off the charts
BEYOND THE NUMBERS
BEYOND THE NUMBERS
In Case You Missed It…
March 10, 2017 at 4:30 PM
This week at CBPP, we focused on health care, federal taxes, housing, food assistance, family income support, and state budgets and taxes.
- On health care, Edwin Park warned that the new House Republican health plan would shift $370 billion in Medicaid costs to the states over the next ten years. Park, Aviva Aron-Dine, and Matt Broaddus explained that the cost shift would force states to end the Affordable Care Act’s (ACA) Medicaid expansion and cut coverage and services for other vulnerable groups. Park corrected the history on proposed Medicaid per capita caps. Sarah Lueck noted that the House Republican plan’s continuous coverage provision falls far short of the current individual penalty in encouraging people to get health coverage and keep it over time. Aron-Dine and Tara Straw explained that the tax credits in the House plan would fail to make health insurance more affordable, especially in high-cost states. Aron-Dine also pointed out that the Medicaid expansion has been a big success in Kentucky. We showed that a Medicaid per capita cap has the same damaging effects as a block grant.
- On federal taxes, Chye-Ching Huang explained the various ways House Republicans’ ACA repeal plan would benefit the wealthy, insurers, and drug companies rather than low- and middle-income Americans. Chuck Marr pointed out that, despite Republican leaders’ claims, wealthy business owners would be far likelier than small business owners to benefit from cutting the tax rate on “pass-through” business income.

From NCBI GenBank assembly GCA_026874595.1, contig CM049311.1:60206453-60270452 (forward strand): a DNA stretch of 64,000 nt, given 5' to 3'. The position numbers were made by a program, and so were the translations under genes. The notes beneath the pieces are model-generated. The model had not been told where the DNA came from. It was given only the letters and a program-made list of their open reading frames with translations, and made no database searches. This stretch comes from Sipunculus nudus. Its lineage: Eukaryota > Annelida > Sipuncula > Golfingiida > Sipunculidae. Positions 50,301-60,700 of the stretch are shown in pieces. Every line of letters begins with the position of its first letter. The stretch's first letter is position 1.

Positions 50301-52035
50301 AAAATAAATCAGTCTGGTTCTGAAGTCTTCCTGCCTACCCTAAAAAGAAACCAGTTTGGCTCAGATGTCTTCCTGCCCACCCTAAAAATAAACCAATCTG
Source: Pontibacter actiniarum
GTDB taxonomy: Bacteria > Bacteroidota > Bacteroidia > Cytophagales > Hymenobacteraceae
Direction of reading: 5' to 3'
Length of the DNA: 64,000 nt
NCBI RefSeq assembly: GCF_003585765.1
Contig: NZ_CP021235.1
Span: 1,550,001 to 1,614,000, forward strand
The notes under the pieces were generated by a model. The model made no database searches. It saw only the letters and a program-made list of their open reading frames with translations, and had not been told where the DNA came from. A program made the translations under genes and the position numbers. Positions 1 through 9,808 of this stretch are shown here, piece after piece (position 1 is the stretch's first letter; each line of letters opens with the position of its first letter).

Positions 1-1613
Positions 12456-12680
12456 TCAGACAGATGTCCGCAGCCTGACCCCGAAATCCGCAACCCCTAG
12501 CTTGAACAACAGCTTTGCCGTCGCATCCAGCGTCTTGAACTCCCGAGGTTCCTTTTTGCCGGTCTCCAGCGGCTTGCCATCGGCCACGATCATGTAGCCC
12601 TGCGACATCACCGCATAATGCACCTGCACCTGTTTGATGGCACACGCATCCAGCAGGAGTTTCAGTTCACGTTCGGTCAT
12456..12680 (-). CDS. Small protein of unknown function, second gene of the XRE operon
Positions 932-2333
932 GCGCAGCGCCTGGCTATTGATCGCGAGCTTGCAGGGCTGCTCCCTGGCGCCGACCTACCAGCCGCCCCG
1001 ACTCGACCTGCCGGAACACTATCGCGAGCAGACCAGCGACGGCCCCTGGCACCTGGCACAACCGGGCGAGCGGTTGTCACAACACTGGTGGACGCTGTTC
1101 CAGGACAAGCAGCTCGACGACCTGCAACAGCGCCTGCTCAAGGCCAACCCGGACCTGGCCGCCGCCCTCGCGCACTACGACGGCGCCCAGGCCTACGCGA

- On housing, Alicia Mazzara illustrated the fact that 3 out of 4 at-risk renters don’t get federal rental assistance. Douglas Rice outlined how cuts to non-defense discretionary spending could affect the Department of Housing and Urban Development and detailed how the Trump Administration’s likely 2018 budget request would slash housing aid. Will Fischer and Barbara Sard updated our chart book on how federal housing spending is poorly matched to need. Fischer, Sard, and Mazzara proposed a renters’ credit to help vulnerable groups afford housing, and Fischernoted that the proposal would begin addressing the imbalance in federal housing spending. We summarized the proposed credit’s key features.
- On food assistance, Jared Bernstein cautioned about the dangers of block granting SNAP (formerly food stamps) benefits, noting SNAP’s success and efficiency. Dottie Rosenbaum listed possible dangers of a SNAP block grant.
- On family income support, Liz Schott explained that Arizona’s proposed time limit extension on aid through Temporary Assistance for Needy Families (TANF) wouldn’t help those who need it most. Ife Floyd cited Arizona’s TANF experience as evidence why policymakers shouldn’t block-grant safety net programs.
- On state budgets and taxes, Eric Figueroa pointed to a new report showing that unauthorized immigrants pay a larger share of their income in state and local taxes than the nation’s top earners. Elizabeth McNichol subscribed much of Oklahoma’s budget problems to numerous harmful tax cuts.
A variety of news outlets featured CBPP’s work and experts recently. Here are some highlights:
The Republican plan to slash Medicaid, explained
March 10, 2017
Fair-housing advocates call potential HUD cuts “devastating”
March 9, 2017
No Wonder the Republicans Hid the Health Bill
New York Times
March 7, 2017
What to Know about Donald Trump’s Budget Proposal
March 7, 2017